The various elements of the work allows it’s appearance to change with different seasons and lighting conditions, and its meaning to shift depending on the viewer’s response. These dynamic forces of transformation combine to activate the façade of the emerald hills sports pavilion and the surrounding public plaza.

Categories
Alex Wilton Arole Oluwaseyi Guy Gardner Jason Johnson Matthew Parker SSHRC

The Crest & the Crown

Date: 2016
Client: cSpace King Edward
Principal Investigator: Jason S. Johnson
Project Budget: Withheld
Research Assistants/ Project Team : Alex Wilton,
Oluwaseyi Arole, Guy Gardner, Matthew Parker
Funding Agencies: SSHRC

“The Crest and the Crown” is a proposal for the King Edward School C-Space project that includes a chandelier and panelized ceiling installation, forming an entry sequence to the historic school. The ceiling panels are a mixed construction of CNC milled repurposed wood (removed during the renovation), inlaid brass, and milled translucent panels mounted to a modular dropped ceiling system. The panels use the icon of the school crest taken from a drawing in a historic school yearbook transform it. The modules are mirrored and arrayed along their axes’ to produce a combined pattern. The materials of brass and wood are inspired by details, furniture, and accents found throughout the historic building.

The Crown is imagined as a glowing object suspended above an entryway. It is constructed of stacked translucent panels lit from the interior, and visible from below and through a window between the vestibule and the entry stairs. It formally links the interior and exterior elements of the proposal. The Crown references the colonial iconography of the historic building, digitally simulated with restrained inflation and contouring. The proposal for the exterior elements uses a similar workflow of translating 2d- patterns derived from historical data into 3d form.

Categories
Alex Wilton Competition Entries Guy Gardner Jason Johnson Matthew Parker Public Art SSHRC Uncategorized

Columnulous

Date: 2016
Client: cSpace King Edward
Principal Investigator: Jason S. Johnson
Research Assistants/ Project Team: Guy Gardner,
Matthew Parker, Alex Wilton
Funding Agencies: SSHRC
Status: Proposal

“Columnulous” is a series of vertical monuments resembling cloud formations, acting as a threshold for entry to the public plaza at the south entrance of the building. Each column is formed in precast concrete and is intended to weather in place. Details from the original 1912 architectural drawings of the sandstone building were sampled and projected onto masses using digital software. By referencing instances from the façade which could be seen from the locations where the columns were placed, the goal was to subconsciously and indirectly draw the viewers’ attention to the patterns contained within the building elevation.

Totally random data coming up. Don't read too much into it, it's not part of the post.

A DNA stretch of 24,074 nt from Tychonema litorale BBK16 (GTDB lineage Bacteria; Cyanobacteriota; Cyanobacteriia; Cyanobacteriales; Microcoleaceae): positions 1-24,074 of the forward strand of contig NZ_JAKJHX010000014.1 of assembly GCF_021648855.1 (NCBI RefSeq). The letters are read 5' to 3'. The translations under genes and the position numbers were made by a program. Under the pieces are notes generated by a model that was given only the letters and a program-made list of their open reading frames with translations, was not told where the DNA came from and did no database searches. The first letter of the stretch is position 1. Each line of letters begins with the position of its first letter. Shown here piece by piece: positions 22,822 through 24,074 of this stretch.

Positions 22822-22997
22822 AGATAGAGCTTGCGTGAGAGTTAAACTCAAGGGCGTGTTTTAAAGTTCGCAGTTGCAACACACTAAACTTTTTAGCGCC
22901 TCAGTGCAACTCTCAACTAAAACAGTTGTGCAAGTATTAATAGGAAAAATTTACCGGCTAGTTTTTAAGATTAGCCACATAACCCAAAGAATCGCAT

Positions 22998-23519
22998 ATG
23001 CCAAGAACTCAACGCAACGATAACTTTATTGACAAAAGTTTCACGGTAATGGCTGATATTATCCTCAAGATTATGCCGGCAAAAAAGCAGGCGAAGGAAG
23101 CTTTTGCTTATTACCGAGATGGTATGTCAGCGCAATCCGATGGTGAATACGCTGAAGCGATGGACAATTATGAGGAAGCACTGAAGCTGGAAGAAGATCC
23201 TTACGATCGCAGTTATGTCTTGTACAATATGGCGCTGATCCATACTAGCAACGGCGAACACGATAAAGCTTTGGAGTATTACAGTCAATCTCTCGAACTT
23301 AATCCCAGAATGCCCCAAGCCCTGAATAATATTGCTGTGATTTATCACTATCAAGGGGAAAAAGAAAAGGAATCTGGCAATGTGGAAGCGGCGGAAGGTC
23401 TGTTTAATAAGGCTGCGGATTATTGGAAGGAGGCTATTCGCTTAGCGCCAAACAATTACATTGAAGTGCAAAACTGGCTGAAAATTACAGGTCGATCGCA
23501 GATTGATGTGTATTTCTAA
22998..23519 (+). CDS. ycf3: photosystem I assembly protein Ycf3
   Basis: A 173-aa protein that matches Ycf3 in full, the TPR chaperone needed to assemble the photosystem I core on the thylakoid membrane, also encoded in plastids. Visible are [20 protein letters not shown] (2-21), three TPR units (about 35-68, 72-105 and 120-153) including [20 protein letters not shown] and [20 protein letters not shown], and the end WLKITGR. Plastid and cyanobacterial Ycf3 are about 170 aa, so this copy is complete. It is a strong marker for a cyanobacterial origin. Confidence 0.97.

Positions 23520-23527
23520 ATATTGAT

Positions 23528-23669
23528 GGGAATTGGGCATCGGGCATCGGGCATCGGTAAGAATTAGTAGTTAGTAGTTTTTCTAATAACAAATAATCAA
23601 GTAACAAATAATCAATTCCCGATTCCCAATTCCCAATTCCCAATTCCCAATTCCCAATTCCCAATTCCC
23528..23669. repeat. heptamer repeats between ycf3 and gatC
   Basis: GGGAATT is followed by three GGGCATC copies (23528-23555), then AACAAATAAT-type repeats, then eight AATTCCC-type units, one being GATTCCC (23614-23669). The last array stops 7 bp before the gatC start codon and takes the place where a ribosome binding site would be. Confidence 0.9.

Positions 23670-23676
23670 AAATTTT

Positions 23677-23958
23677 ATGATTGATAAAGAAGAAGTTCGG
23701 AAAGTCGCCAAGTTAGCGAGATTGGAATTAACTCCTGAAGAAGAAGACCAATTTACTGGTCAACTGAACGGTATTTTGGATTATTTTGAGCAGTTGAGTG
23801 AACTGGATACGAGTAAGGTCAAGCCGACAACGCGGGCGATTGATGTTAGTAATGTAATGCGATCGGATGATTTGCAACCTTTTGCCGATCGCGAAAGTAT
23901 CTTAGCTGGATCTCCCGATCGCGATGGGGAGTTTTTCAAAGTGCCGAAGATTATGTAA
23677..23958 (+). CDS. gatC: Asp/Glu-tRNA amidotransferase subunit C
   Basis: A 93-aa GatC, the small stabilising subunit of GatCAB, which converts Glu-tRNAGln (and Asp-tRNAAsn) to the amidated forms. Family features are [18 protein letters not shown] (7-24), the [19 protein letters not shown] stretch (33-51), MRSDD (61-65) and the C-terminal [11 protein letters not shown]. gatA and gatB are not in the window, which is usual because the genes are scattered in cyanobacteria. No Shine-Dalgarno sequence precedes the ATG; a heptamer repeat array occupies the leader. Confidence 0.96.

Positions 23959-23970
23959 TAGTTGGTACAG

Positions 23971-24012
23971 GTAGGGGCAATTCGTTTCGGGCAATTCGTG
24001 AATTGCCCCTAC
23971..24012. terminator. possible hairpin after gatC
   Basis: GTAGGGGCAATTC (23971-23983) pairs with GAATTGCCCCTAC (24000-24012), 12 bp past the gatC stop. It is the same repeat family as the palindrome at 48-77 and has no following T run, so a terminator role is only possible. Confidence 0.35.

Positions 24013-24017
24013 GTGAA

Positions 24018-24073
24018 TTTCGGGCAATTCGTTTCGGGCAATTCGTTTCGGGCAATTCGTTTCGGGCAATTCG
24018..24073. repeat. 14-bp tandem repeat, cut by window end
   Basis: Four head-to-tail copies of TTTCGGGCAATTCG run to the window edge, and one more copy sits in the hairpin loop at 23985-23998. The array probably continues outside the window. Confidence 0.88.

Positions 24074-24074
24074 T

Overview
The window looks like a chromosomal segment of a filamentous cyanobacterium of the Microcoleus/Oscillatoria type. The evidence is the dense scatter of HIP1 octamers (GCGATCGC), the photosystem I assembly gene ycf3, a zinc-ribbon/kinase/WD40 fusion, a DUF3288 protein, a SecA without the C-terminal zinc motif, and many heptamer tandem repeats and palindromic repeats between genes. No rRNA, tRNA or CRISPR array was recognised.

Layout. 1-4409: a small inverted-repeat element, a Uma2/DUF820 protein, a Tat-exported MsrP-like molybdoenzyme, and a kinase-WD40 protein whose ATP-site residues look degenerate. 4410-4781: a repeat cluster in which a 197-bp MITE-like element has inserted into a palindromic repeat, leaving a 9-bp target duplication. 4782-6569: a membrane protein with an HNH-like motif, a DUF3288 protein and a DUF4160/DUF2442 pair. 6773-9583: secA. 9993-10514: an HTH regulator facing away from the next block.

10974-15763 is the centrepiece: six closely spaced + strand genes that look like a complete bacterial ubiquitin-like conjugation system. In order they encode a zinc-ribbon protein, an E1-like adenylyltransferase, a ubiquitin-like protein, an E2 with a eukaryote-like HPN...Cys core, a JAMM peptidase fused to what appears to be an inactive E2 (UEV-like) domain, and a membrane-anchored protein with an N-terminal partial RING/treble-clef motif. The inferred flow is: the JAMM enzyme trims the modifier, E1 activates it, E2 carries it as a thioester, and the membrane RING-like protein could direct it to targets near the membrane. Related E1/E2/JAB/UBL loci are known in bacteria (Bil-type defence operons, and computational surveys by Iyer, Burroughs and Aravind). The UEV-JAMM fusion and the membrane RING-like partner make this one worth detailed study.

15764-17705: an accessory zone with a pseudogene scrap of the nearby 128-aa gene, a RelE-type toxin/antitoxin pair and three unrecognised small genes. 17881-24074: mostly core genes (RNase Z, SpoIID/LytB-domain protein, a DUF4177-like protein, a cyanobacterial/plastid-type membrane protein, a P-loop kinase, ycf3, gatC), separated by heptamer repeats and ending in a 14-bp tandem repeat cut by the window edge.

The projected lines were used as restraints as the masses were inflated using a physics engine. The process of inflation could be seen as a way of obscuring or “clouding” these details, so that the viewer could feel free to overlay their own interpretations of the form, in the same way that we project images onto clouds. Several iterations were developed to explore the extent to which the geometries and patterns should be obscured in order to allow for a range of associations.

The experience of interacting with these intentionally ambiguous forms encourages a similar procedure of projecting meaning onto the work. The objects can be read a number of ways at the same time. They resemble both soft, fluid forms, and rigid concrete monoliths. They operate in series and as single sculptural instances. The inscribed patterns reference the adjacent building, but are obscured.

Categories
Alex Wilton Anson Tse Beakerhead Christina James Guy Gardner Hayden Pattullo Jason Johnson Logan Armstrong Mariana Ibanez Matthew Parker Simon Kim SSHRC

Light Shells – Lamp Workshop

Date: 2016
Client: Beakerhead
Principal Investigator: Jason S. Johnson
Project Budget: $1500
Research Assistants/ Project Team : Matthew Parker, Christina James, Logan Armstrong, Guy Gardner, Alex Wilton, Kim Tse, Hayden Pattullo
Funding Agencies: SSHRC, Beakerhead

Light Shells is a continuing exploration into thin shell structural assemblies.  The project team developed a number of strategies based on the surface breakdown techniques from the Sputnik and Nancy prototypes and stitching logics used in prior investigations.  A user interface was developed to allow for versioning of the project through variations in formal logics and surface articulation.

The project team then tested this interface on a number of groups with varying levels of design experience and exposure to generative digital tools.  The results shown here are from a two session workshop held in January of 2016.  The first session asked the 14 participants tasked with making a series of constrained design decisions that generate the lamps and their cut files.  In the second session participants assembled their lamps.  Assembly time varies from 1 hour to the full 3 hours allotted for completion.

Future workshops will introduce more variables into the design process and streamline the assembly to optimize the number of surface to surface connection points.